the maximum absolute value of the interaural crosscorrelation function (CCF_{t}())
within the integration limits t_{1} and t_{2}:
where l and r represent the left and right ears respectively, and
the time shift, ranging from +1ms to 1ms to include the maximum
interaural delay.
For the validation of the method, simulations on the computer model of the
Espace de projection were performed for all the acoustical configurations and
according to the same spatial disposition, directivity and orientation of the
transducers.
Comparisons between the estimated and measured IACC for the time range from [0  80ms], IACC_{80} and the three octave bands are presented and discussed in the next paragraphs.
Results and discussion
As a first approach to the validation procedure, some preliminary results from
comparisons at the 250Hz, 1KHz and 4KHz octave bands between measured and
estimated IACC_{80} are presented.
In order to have an idea on the objective differences between the
configurations tested, table 2 shows the measured and simulated reverberation
time (RT) variability. The measured (RT_{s} presented are the mean values of the
left and right ears at all of the receiving positions for a given
configuration. Eventhough the RT change from the most absorbent to the most
reflective configuration is quite important, as seen in table 2, the IACC_{80}
range between configurations is relatively small, for the geometry of the room
remained unchanged during the measurement campaign. As a result, the
robustness of the validation is somehow limited.
Table 3 illustrates the overall statistics of the measurement
campaign. From the mean difference between measurements and the computation model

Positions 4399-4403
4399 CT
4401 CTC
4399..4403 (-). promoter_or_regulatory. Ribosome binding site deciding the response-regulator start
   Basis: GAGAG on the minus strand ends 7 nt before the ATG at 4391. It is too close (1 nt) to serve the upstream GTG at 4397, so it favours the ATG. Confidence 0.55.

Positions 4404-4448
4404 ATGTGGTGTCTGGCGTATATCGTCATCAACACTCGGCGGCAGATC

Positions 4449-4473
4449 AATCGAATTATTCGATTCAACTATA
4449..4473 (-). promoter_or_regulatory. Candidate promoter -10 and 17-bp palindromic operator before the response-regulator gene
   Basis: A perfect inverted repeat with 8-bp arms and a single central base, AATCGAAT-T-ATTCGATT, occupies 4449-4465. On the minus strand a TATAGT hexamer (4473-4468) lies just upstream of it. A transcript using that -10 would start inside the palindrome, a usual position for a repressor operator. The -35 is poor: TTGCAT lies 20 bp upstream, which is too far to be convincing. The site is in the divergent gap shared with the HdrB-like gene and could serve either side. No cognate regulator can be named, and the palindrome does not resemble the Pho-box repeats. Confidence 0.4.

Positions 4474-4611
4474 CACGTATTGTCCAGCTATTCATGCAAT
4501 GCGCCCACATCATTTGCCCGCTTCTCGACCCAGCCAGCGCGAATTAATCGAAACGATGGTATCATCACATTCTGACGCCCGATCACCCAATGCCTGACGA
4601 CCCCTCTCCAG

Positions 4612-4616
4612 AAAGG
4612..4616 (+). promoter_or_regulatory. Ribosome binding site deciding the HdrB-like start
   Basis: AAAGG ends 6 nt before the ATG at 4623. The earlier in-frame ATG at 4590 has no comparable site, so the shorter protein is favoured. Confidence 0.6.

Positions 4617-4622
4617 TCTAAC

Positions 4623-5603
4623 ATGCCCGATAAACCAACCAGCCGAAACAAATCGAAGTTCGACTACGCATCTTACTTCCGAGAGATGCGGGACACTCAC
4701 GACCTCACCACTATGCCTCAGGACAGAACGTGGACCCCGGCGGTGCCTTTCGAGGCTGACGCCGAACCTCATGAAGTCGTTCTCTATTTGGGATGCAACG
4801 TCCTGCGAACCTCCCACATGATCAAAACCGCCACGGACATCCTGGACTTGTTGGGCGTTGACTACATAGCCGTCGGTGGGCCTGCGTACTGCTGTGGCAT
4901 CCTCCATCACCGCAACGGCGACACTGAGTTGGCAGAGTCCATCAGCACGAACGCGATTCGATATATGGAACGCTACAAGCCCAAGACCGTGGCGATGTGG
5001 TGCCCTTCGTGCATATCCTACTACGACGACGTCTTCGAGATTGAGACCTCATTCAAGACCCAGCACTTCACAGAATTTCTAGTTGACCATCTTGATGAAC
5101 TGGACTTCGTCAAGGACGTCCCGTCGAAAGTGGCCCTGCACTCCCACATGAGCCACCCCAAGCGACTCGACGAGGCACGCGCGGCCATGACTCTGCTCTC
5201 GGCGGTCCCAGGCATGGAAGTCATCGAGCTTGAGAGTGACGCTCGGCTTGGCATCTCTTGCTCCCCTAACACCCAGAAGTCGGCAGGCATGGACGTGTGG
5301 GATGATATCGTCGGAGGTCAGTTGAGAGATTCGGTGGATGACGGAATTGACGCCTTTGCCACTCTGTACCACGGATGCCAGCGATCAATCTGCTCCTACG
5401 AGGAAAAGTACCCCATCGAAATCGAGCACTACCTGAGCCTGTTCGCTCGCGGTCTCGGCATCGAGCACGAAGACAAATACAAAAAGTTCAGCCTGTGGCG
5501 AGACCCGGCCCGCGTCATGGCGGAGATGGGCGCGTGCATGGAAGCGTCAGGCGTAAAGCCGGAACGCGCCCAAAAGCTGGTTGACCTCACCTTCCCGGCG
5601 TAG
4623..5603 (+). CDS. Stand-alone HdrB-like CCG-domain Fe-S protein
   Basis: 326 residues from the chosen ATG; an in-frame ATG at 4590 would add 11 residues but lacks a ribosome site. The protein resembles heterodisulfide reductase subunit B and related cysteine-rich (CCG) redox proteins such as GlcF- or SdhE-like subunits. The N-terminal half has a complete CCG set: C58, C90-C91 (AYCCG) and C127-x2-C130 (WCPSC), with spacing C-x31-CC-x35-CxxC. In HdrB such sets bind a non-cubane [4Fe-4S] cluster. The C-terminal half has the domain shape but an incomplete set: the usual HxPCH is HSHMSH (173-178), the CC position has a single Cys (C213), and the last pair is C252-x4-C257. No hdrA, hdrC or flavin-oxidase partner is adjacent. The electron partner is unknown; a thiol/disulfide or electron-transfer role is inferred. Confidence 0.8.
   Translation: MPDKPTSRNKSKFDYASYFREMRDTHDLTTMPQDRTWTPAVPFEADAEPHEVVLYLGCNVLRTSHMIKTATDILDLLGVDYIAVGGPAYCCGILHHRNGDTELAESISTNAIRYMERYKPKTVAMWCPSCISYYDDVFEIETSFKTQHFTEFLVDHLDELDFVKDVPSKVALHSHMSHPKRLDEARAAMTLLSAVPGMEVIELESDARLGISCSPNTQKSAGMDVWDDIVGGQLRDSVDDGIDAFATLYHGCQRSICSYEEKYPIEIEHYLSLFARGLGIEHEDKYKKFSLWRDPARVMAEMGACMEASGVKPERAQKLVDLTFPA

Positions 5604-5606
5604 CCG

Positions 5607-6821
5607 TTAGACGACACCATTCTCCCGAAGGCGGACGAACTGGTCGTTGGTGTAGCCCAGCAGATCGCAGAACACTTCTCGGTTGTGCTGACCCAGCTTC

we see that there is a tendency to
underestimate IACC_{80} for all three frequency bands, a
tendency very much accentuated at receiver position R2, which is probably
related to a particular reflection pattern associated to this receiver
position.
Although the Standard Deviation (STD) statistics show that estimated values variate
less than the measured ones, the interreceiver and interroom
configuration variations are well predicted, as seen from the Mean Absolute
Error results (after correction of the global difference), and from the Correlation
Coefficients. Figure 5 shows interreceiver variation results for the
three frequency bands tested and for room configuration RR. An example of
interroom configurations estimation is presented in figure 6. Results for
configurations AR and RA and for two receivers, R2 facing the first half of the
room and close to the source, and R4, far from the source and in the back half
of the room (see figure 4) are given. For room configuration RA, low correlation
values are expected for receiver R2, since for the time segment studied strong
reflections will hit the receiver from a relatively wide solid angle, whereas
for R4, reflections coming from a smaller solid angle will predominate,
because it is surrounded by absorptive surfaces. In this case then,
higher IACC_{80} are expected. The estimated IACC_{80} follow this
trend quite well, as for the opposite situation (configuration AR) where
correlation values at receiver R2 will be higher than for the precedent
configuration and will diminish at receiver R4.
The observed differences found concerning the smaller estimated variations in
relation to the measured ones and the global underestimated IACC_{80} ,
may be related to the approximations inherent to the estimation method in the
one hand, and to the fact that, because the
are periodical functions with several maxima (their separation depending on
frequency), reflections coming from different directions interfere with each
other and contribute to increase the measured interreceiver variability, on
the other. Actually our method is closer to an approximation of the CCF by
their envelopes, i.e. where the estimation of the IACC from the mean
incident vector is equivalent to the estimation of IACC calculated from the superposition
of the envelopes of the in equation 1.
Conclusions
A simple method for the calculation of the spatial cues associated to the
different time sections of the simulated ETCs from our room acoustics
predictive software has been presented. This method includes the estimation of
the IACC in order to have access to binaural auralizations. For the
validation of the method, IACC estimations in three frequency bands have
been compared to a data base gathered from a measurement campaign undertaken
at IRCAM's Espace de projection.
For the measurement sample tested, results are coherent. Both interreceiver
and interroom configuration variations are well predicted. The